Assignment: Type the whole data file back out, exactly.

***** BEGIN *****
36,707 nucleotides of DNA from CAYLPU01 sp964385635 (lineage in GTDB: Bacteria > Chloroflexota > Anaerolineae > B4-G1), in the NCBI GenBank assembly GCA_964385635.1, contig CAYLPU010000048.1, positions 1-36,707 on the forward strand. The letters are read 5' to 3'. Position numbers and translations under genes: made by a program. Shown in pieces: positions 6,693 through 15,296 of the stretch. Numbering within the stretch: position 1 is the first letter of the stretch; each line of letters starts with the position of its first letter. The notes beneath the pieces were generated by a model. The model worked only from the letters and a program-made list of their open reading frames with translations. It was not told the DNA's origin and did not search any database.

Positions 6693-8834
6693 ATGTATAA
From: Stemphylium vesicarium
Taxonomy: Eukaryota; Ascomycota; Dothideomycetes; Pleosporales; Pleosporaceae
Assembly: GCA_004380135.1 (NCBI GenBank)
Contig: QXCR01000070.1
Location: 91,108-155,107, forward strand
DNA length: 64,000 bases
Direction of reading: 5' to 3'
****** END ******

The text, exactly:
36,707 nucleotides of DNA from CAYLPU01 sp964385635 (lineage in GTDB: Bacteria > Chloroflexota > Anaerolineae > B4-G1), in the NCBI GenBank assembly GCA_964385635.1, contig CAYLPU010000048.1, positions 1-36,707 on the forward strand. The letters are read 5' to 3'. Position numbers and translations under genes: made by a program. Shown in pieces: positions 6,693 through 15,296 of the stretch. Numbering within the stretch: position 1 is the first letter of the stretch; each line of letters starts with the position of its first letter. The notes beneath the pieces were generated by a model. The model worked only from the letters and a program-made list of their open reading frames with translations. It was not told the DNA's origin and did not search any database.

Positions 6693-8834
6693 ATGTATAA
From: Stemphylium vesicarium
Taxonomy: Eukaryota; Ascomycota; Dothideomycetes; Pleosporales; Pleosporaceae
Assembly: GCA_004380135.1 (NCBI GenBank)
Contig: QXCR01000070.1
Location: 91,108-155,107, forward strand
DNA length: 64,000 bases
Direction of reading: 5' to 3'